A new report says fossil fuels account for 5 million extra air pollution deaths per year.

International researchers say that fossil fuels in industry, power generation, and transportation account for millions of extra deaths a year across the globe. 

The 5 million person figure would equate to 61 per cent of the total estimated 8.3 million air pollution deaths being due to fossil fuels, they say. 

To work this out, the team compared data from the Global Burden of Disease 2019 study and satellite tracking data on fine particulate matter, along with other population-based data. 

They add that, if fossil fuels were phased out across Asia, a potential 80-85 per cent of preventable deaths from human-caused air pollution could be avoided. 

In high-income countries, around 460,000 deaths a year could be prevented, they say.

These estimates, larger than previously reported, underscore the urgency of phasing out fossil fuels. 

Ambient air pollution, the foremost environmental health risk, poses a significant challenge due to differing global studies attributing deaths to various pollution sources.

To address this, an international research team employed a new model to estimate deaths linked to fossil fuel-related air pollution. 

They evaluated potential health benefits from policies replacing fossil fuels with clean energy sources. 

The study used data from the Global Burden of Disease 2019, NASA satellite data, atmospheric modelling, and four scenarios representing different levels of fossil fuel reduction.

Results indicate that 5.1 million deaths in 2019 were attributable to fossil fuel-related air pollution, with 82 per cent of potential deaths averted by controlling all anthropogenic emissions.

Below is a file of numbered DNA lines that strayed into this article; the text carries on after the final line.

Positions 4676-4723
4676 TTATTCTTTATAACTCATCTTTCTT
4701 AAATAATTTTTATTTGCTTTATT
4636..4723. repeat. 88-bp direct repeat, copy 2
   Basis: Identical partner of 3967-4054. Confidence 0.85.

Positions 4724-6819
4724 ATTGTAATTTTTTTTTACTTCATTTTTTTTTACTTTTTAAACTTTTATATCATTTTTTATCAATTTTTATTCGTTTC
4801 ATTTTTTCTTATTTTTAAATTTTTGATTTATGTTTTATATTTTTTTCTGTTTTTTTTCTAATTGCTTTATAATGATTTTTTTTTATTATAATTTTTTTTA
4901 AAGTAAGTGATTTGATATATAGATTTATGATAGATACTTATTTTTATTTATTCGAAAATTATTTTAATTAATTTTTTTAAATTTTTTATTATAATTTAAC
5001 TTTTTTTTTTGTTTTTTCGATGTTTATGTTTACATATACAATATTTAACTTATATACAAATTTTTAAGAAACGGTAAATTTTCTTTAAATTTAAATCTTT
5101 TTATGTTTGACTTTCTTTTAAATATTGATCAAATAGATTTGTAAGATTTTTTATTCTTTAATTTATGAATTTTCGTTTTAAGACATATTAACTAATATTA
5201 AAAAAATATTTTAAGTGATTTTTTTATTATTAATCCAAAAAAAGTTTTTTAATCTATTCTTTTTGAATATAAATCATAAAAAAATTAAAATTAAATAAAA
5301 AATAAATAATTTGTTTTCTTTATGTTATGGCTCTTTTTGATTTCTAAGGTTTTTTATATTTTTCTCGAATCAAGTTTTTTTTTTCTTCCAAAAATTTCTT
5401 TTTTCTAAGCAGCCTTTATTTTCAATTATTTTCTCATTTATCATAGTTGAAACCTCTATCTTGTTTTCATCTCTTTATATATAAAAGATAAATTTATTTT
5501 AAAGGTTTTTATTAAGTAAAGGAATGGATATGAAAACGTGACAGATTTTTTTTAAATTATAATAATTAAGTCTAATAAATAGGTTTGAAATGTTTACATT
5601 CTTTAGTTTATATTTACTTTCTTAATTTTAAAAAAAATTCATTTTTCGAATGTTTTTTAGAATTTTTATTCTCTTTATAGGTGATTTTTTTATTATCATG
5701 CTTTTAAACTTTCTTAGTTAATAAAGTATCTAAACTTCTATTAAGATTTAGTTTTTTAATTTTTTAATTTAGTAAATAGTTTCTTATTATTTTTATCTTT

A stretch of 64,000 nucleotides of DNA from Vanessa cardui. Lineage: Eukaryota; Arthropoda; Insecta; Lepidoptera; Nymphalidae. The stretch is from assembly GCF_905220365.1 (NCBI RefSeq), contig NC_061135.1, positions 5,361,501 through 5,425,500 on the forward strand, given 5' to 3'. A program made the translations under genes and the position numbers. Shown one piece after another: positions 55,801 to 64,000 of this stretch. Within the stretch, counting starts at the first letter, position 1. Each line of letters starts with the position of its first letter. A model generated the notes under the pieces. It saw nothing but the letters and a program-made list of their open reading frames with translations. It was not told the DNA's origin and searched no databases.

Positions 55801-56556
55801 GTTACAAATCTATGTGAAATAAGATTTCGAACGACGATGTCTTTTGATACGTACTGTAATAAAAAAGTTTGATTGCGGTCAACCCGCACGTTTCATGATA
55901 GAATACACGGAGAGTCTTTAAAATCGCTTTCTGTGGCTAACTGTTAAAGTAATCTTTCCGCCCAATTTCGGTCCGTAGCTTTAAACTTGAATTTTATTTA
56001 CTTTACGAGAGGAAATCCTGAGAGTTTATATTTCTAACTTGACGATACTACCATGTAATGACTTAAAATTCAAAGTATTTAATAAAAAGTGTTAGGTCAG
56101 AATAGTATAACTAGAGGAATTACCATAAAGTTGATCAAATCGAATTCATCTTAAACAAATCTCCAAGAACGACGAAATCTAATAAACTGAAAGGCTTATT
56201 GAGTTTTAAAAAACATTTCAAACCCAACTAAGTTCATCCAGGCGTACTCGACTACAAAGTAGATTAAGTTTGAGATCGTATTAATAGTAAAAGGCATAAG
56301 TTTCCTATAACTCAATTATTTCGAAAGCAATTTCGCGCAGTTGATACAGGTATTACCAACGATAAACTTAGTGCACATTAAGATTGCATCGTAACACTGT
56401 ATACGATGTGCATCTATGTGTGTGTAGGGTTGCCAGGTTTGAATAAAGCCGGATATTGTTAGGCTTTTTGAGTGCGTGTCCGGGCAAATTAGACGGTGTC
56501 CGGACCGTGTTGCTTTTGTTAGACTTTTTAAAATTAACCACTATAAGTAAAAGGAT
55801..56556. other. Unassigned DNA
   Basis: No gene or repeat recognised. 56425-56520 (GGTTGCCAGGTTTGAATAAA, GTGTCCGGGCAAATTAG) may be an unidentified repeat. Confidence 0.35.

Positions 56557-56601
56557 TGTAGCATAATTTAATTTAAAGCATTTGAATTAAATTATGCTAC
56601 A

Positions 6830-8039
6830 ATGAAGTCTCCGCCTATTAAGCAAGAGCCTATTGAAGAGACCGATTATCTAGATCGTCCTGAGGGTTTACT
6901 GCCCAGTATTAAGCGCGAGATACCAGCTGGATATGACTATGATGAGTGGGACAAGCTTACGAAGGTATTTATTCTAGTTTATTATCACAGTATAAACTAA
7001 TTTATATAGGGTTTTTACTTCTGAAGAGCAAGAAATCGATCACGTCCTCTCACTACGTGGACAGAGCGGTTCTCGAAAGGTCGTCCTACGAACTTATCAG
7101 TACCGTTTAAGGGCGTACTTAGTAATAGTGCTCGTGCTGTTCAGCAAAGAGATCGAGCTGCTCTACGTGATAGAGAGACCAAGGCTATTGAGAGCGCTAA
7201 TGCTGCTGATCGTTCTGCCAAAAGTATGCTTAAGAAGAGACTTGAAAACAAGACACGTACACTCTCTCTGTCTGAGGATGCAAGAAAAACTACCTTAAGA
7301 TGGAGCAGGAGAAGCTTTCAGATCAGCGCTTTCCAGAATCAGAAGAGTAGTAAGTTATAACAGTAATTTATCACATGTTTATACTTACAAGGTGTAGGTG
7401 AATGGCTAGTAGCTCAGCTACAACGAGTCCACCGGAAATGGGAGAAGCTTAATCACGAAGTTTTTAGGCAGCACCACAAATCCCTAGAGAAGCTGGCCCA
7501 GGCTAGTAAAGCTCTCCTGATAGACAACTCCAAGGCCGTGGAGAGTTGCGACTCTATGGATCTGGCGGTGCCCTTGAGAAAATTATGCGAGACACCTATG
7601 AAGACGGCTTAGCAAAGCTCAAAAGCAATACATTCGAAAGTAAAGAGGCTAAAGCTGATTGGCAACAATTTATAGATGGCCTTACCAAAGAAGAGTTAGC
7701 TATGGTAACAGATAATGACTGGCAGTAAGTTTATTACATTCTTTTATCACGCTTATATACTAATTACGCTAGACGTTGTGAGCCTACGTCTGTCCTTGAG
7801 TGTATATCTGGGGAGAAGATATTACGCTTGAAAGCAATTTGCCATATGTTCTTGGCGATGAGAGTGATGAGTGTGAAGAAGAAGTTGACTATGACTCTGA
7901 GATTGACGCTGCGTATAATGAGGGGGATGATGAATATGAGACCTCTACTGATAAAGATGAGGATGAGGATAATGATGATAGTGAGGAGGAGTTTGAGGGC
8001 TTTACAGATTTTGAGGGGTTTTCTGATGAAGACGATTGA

South and East Asia, notably China and India, experienced the highest attributable deaths, primarily linked to common conditions such as heart disease, stroke, lung disease, and diabetes.

Phasing out fossil fuels could lead to the largest reductions in South, Southeast, and East Asia, preventing approximately 3.85 million deaths annually. 

High-income countries, heavily reliant on fossil energy, could prevent around 460,000 deaths yearly by transitioning away from fossil fuels.

The researchers acknowledge uncertainties in their model but emphasise the substantial public health and climate co-benefits associated with replacing fossil fuels. 

Researchers also note that beyond saving lives, improved air quality resulting from a fossil fuel phase-out would alleviate the burden of major diseases, reducing hospital admissions and easing pressure on global health systems. 

While endorsing the need for clean renewable energy sources, they call for further research to explore the broader effects of transitioning to alternative technologies.

The full study is accessible here.